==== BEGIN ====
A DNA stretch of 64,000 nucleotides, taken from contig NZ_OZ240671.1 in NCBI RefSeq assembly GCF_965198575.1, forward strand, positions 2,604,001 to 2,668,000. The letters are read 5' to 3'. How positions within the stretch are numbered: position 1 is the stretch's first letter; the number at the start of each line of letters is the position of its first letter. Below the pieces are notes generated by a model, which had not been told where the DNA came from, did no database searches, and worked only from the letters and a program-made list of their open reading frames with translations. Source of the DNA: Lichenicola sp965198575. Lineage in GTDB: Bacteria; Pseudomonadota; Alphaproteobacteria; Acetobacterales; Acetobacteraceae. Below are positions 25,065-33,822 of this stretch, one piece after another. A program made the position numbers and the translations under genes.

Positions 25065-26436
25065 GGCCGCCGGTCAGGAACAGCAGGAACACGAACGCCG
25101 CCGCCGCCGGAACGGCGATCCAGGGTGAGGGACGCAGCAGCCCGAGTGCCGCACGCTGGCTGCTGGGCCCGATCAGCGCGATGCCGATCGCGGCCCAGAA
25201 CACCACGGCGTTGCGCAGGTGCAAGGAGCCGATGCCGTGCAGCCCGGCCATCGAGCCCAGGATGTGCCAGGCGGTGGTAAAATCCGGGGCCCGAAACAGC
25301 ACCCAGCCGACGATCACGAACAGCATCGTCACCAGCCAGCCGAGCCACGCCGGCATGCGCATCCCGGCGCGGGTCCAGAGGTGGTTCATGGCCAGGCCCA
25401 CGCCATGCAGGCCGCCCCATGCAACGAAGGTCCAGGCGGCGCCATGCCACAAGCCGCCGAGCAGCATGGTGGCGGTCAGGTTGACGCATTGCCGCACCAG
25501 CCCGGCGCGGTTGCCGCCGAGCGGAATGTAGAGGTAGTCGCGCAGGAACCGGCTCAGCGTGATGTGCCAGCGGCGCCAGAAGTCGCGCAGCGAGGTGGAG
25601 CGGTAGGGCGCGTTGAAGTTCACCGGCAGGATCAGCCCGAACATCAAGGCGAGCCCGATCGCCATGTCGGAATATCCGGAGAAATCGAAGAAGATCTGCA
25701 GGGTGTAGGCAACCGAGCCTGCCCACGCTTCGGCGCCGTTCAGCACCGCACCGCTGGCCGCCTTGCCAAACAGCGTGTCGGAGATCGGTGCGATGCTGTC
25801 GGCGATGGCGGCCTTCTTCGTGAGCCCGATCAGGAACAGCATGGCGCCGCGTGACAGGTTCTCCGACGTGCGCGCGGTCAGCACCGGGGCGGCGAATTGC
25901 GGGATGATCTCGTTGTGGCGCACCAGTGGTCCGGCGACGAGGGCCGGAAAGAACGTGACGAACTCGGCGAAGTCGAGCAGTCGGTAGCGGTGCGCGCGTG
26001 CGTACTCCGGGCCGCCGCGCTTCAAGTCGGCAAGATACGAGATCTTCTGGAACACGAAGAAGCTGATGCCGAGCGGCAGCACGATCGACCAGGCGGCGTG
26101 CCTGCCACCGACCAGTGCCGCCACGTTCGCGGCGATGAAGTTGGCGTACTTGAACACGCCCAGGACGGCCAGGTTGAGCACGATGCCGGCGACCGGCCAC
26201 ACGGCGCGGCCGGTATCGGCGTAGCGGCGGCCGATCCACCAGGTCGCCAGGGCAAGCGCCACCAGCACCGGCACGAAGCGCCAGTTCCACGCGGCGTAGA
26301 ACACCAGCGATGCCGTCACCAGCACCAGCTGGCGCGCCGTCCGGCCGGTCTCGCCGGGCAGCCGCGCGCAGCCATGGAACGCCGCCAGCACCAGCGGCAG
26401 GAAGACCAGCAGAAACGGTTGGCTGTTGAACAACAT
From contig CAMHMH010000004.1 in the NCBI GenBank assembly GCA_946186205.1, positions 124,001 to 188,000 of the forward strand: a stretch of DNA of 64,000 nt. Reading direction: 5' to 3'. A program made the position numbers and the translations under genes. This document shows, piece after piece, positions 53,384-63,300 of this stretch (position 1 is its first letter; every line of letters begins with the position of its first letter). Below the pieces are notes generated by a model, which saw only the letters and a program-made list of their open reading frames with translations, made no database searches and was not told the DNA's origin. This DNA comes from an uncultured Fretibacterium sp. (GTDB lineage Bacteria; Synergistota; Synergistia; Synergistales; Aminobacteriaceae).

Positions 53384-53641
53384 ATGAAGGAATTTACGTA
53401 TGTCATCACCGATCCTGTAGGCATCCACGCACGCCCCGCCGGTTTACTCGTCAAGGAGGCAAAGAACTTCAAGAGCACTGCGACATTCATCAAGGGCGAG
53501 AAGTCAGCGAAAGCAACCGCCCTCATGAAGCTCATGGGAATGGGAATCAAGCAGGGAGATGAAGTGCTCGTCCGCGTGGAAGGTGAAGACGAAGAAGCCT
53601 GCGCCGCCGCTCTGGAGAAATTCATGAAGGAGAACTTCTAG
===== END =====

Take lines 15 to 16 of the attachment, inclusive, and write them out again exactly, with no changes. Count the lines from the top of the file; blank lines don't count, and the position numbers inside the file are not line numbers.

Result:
26201 ACGGCGCGGCCGGTATCGGCGTAGCGGCGGCCGATCCACCAGGTCGCCAGGGCAAGCGCCACCAGCACCGGCACGAAGCGCCAGTTCCACGCGGCGTAGA
26301 ACACCAGCGATGCCGTCACCAGCACCAGCTGGCGCGCCGTCCGGCCGGTCTCGCCGGGCAGCCGCGCGCAGCCATGGAACGCCGCCAGCACCAGCGGCAG